On the upper floors where the sunlight is yellow–the color of flour dust, once exposed to the elements.
Workers would undoubtedly prefer to use the belt manlift on the right.
A reminder to the manlift riders to get off the belt before they hit their heads on the ceiling. This is the top level of the headhouse, where dust collectors would extract most of the grain bits from the air to reduce risk of explosion.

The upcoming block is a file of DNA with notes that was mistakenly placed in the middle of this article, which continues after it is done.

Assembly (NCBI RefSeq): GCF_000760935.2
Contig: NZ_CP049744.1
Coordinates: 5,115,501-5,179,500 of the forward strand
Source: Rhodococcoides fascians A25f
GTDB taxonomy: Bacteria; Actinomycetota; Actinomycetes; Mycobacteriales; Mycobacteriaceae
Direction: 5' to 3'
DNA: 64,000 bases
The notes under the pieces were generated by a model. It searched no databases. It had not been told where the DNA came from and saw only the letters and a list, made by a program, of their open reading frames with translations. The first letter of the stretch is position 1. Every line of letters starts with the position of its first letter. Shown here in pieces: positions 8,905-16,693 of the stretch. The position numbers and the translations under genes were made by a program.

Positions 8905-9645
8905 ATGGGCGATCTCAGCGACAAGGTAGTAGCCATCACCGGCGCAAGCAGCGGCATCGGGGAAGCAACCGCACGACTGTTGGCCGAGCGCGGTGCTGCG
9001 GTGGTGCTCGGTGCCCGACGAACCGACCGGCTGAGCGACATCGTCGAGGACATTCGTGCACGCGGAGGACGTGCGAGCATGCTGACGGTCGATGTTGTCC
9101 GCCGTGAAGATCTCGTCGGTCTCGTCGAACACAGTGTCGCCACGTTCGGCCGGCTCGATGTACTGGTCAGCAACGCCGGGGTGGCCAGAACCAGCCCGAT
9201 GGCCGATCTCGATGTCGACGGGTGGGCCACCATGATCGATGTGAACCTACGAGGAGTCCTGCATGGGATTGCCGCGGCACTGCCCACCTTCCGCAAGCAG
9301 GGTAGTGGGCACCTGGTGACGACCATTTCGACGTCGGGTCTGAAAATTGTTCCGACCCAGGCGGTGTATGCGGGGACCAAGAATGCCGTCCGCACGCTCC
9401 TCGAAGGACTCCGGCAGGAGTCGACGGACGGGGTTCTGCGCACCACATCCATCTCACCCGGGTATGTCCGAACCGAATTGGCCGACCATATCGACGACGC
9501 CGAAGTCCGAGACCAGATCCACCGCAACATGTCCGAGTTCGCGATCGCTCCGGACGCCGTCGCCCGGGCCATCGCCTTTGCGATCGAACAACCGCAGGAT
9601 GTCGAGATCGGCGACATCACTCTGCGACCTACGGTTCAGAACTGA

One of the prettier Humphry Manlifts in Minneapolis, in my opinion.
A dead belt-o-vator.
The steam plant could be vertically traversed with this one-man belt driven elevator.
Looking down a manlift on the ore dock side of the elevator. It’s a belt-less belt-o-vator!
A look at another “Belt-o-Vator”. I like the sign.
On the outside of the steel silos and headhouse is a riveted bulge that does not look like the silos. Inside is this elevator, a rudimentary (read: dangerous) and old (read: dangerous) freight elevator.